Last week, WWE Hall of Famer Mick Foley took to Facebook to express his continued anger and disappointment with WWE’s product, saying he is “one of those people on the verge of becoming a former WWE fan.”
The comments caused an intense discussion across the Internet. Ratings are at a 20-year low and things don’t seem to be changing any time soon, but WWE makes a lot of money. Former WWE Champions are threatening to turn their back on the show out of boredom and frustration, but nearly every wrestler competing on the independents wants to end up there. What’s the answer? Is it just different perspectives? Different priorities? An entertainment product changing with the times and leaving the people with old reasons to love it behind?
Foley continued his comments in a Facebook post on Monday, saying that the November 30 edition of Raw could be his last as a WWE fan. The major reason? WWE snuffing out a performer’s ability to try, create, and “go down swinging” if something doesn’t work.
FINAL RAW FOR FOLEY?
WWE is at a real crossroads. Allow me to paraphrase Albert Einstein, who said “the definition of insanity is doing the same thing over and over, and expecting different results”. Wrestling historians can argue about when the #AttitudeEra in wrestling officially began. But for me, it will always be at a meeting called by Mr McMahon in the Spring of 1997, where he admitted that what had worked for them for so long in the past (I interpreted that to mean one-dimensional characters that tended to be job-related) was no longer working, and that if they were going to survive, the wrestlers themselves were going to have to step up, and help create those dimensions that would establish the emotional bond between the wrestlers and the fans – part of the lifeblood of professional wrestling.
Today’s WWE Superstars (I’m including the women here, since the term “Diva” had its time, and that time is done) are at a distinct disadvantage in some ways. They can’t flip birds, and use the colorful language. They can’t bleed – even when the situation seems ripe for it. Man, Roman Reigns’s life would be so much easier if he could survive vicious assaults the way guys in my era did. But all the blood, the language and the violence paled in comparison to the real secret weapon of the Attitude Era; the FREEDOM TO CREATE…THE FREEDOM TO TRY…THE FREEDOM TO FAIL – the idea that going down swinging (I hope I’m not losing you guys in all the non-baseball playing countries) was almost as important as hitting the ball out of the park – as long as you took your best swings. There’s a difference between playing to win, and playing not to lose: one breeds confidence, the other breeds fear.It’s the difference between cutting the type of promos Stone Cold Steve Austin and Dwayne The Rock Johnson gave, and the cookie-cutter approach all too often employed these days by WWE creative. One style allowed for creativity and emotion. The other calls for memorization and recitation.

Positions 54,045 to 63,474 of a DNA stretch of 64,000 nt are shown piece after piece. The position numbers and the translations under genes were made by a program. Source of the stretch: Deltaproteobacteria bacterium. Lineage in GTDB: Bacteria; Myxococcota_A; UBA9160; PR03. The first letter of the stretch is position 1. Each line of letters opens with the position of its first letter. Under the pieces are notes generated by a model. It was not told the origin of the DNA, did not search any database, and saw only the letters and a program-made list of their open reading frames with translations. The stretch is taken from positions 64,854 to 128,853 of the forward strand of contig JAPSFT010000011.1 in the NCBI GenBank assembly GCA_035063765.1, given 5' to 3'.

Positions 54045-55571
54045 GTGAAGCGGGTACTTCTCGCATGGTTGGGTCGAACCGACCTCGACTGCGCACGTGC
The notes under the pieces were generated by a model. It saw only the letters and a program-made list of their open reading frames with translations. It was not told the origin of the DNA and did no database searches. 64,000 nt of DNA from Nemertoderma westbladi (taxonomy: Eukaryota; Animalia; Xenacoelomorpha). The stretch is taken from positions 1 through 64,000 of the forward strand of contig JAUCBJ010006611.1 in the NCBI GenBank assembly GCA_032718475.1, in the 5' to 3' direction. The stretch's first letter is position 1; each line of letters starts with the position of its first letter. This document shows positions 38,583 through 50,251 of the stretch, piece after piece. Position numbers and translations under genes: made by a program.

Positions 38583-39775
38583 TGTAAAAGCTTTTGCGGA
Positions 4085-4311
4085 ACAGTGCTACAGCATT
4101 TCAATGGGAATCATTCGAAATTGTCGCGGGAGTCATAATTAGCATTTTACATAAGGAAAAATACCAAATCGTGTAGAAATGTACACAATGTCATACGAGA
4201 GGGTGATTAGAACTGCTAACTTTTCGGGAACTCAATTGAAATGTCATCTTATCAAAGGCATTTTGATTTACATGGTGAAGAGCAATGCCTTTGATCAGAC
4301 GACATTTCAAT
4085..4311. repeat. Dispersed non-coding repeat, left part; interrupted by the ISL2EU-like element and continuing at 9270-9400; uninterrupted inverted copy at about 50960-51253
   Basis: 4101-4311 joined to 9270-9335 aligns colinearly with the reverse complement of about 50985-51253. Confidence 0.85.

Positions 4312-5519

I hope I don’t sound like I’m picking on WWE. There is a big part of me that loves this company, and always will. Why else would I be up at 4:15 am, writing things that are likely to banish me deeper and deeper into the WWE doghouse? One of my favorite wrestlers proposed a storyline that would allow me a four of five week storyline that would allow me to dig in deep, and swing for the fences – and in the process, maybe advance a few of the super-talented but underutilized athletes on the roster. I would love to do it….but I doubt it’s going to happen. After all, I might want to do something crazy like go out there without a script, and try to create some real emotion – in other words, the type of thing that saved WWE in the late 90’s.
The talent pool has never been deeper. But the creative flow is stagnant…and it’s been stinking for a while. I quoted Einstein to begin this thing. Let me conclude with the immortal words of Owen Heart: “Enough’s enough: it’s time for a change!”
In the comments of that same post, Foley explained that he’s not just screaming into the abyss … he’s offered to work for WWE for free to make the show better.
It’s frustrating. I live 90 minutes from WWE headquarters (less without traffic). They know I’ve offered to come in, for free, and give them my honest opinions. I have nothing to lose by telling them the truth. I don’t work for them. If they don’t like what I have to say, I get in my car and drive home. No big deal. But at least they get a different perspective.
If nothing else, WWE should jump on Mick’s natural ability to cut a believable promo and have him teach people to say what they feel on the fly, instead of lurching through pre-written speeches about “sufferin’ succotash” and bad breath. Regardless, let’s hope tonight’s Raw — featuring Roman Reigns as he prepares to face Sheamus in a TLC match at, well, TLC — keeps Foley watching.